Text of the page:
|Image 1: As a toddler you already knew - "Sleep is the most anabolic agent there is"; Sleep - Train - Eat, repeat! Remember that ;-)|
You got it, in those cosy (hopefully) ~8 hours you are snorkeling away in between your sheets (Cauter. 1998) - it is in these hours, that your GH levels spike at 600% of their daytime average and your cortisol levels plummet into the abyss. As studies show, this is yet not the only thing on which you are missing out if you do not get your share of quality sleep day in, day out: Even short-term (let alone chronic) sleep deprivation has been shown to significantly increase rates of perceived exertion in athletes and - and this may be even more detrimental - decrease insulin sensitivity and glucose tolerance (VanHelder. 1989). So that after nights and nights of low-quality or insufficient sleep, your secret weapon against tiredness, your pre-workout high-carb-get-me-going shake will no longer get you going in the gym, but rather out of the gym and right to your doctor to ask him for a script for some Metformin to get your blood sugar levels back to normal.
Assuming that I now got your full attention, I want to share the results of two very recent studies with you. One on the differential effect of strength and endurance training in the morning (10am) on sleep quality and duration in 15 healthy trained men (Roveda. 2011) and a second one on the beneficial effects even a single session of resistance training (at 60%RM) has on the sleep pattern of 22 65-85 year old men (Viana. 2011).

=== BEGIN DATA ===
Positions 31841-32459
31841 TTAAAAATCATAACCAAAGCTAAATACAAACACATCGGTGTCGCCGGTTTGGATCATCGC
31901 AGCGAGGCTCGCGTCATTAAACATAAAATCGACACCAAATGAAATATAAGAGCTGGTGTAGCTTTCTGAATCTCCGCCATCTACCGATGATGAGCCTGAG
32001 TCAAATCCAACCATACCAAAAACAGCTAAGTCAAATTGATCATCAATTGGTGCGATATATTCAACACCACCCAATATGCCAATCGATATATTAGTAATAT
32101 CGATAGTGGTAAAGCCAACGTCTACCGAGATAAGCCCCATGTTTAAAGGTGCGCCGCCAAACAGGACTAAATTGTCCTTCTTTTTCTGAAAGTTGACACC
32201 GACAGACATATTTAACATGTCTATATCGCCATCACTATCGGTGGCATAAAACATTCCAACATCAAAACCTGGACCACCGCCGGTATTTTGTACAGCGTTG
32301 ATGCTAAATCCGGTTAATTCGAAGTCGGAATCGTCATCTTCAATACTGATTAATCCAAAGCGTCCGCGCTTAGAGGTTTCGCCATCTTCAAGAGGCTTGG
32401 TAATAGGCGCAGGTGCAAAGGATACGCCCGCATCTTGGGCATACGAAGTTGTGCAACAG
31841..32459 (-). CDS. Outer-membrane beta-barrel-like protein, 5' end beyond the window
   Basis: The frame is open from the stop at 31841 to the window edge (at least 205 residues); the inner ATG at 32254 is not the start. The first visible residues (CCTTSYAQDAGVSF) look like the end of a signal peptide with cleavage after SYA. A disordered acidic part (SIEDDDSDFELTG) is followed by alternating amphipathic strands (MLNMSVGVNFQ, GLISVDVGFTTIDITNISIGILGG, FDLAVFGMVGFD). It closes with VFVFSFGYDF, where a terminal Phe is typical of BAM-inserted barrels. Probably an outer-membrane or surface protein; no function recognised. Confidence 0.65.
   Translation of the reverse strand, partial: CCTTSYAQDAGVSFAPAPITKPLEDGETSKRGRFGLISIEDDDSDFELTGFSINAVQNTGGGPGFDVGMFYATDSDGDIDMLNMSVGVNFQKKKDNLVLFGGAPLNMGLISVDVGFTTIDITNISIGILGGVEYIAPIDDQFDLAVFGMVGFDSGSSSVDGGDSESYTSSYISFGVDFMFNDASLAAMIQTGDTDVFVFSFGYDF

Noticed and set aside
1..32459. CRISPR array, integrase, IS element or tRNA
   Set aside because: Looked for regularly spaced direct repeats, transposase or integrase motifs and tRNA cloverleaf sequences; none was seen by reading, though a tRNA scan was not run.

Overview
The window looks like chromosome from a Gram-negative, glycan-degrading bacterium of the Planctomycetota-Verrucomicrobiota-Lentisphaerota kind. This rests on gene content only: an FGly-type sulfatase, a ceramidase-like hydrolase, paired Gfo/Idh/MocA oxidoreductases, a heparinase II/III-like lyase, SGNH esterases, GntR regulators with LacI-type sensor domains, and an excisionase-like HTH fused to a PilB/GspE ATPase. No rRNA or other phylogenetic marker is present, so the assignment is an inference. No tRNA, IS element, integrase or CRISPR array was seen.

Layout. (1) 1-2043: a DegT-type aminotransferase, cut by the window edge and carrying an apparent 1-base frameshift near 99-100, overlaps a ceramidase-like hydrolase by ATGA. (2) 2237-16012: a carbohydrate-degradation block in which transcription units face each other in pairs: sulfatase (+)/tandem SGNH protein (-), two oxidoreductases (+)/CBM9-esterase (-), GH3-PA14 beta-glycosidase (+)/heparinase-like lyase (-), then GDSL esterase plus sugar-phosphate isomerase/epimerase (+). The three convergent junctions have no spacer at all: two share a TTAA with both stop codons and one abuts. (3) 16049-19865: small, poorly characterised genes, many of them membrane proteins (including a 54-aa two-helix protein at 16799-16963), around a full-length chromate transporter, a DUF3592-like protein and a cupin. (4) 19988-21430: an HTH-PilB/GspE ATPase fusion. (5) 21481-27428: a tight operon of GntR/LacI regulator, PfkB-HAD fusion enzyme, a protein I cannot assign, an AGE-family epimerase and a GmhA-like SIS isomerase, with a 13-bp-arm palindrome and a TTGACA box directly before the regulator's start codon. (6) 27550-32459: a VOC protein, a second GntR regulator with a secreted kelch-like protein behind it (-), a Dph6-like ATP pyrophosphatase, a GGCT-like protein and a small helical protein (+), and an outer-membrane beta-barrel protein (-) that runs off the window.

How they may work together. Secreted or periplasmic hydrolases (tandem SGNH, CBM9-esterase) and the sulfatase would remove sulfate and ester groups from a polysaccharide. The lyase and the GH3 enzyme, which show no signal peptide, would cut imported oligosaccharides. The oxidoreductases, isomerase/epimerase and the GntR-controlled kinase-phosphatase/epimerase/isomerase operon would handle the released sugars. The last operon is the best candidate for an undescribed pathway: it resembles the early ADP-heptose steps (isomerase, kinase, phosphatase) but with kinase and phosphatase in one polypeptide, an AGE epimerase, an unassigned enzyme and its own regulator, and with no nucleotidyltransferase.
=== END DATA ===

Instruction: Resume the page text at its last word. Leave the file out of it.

Always remember: Sleep is the most anabolic agent there is
One thing upfront: A reasonable amount of physical activity will - regardless of your age and fitness level - make it easier to fall asleep, lengthen the time you spent in bed actually sleeping and not tossing and turning, and contribute to an overall improvement in sleep quality.
|Figure 1: Relative changes (compared to baseline) in assumed and actual sleep on day 1 and day 2 after a 10am strength (bench press 4x80RM + 10 min warm up)or endurance training (10min warm-up, 30min 80%VO2max, 10min cool-down) session in 15 healthy young men (data calculated based on Roveda. 2011).|
|Figure 2: Relative changes in sleep efficiency and sleep latency on day 1 and day 2 after a 10am strength or endurance training session in 15 healthy young men (data calculated based on Roveda. 2011).|
Although there probably is no doubt that physical activity may benefit sleep quality and sleep quality in turn may benefit not only the performance during the former, but also its effects on your metabolic health and body composition (cf. image 1), it is still a matter of constant debate how much, is too much - after all, both forms of overtraining, the sympathetic form, which puts you into a chronic fight and flight mode and will wreak havoc on both your sleep quality and its duration (usually associated with higher intensity training than the bench pressing session 10min warm-up + 4x80%RM the Rovenda subjects performed) and the parasympathetic form, which is what people usually refer as "burnout syndrome" and will have you sleep hours after hours waking totally unrefreshed, produce quite distinct, yet of many athletes carelessly overlooked sleeping patterns, which - and here lies the culprit, still appear to be one of the best, yet by far not "objective" measures of whether you are "hitting your sweet spot" or are just digging a deep black hole by keep pushing and pushing, when your batteries have long run out of energy (Urhausen. 2002)... but this, my friends is a topic for another blog post ;-)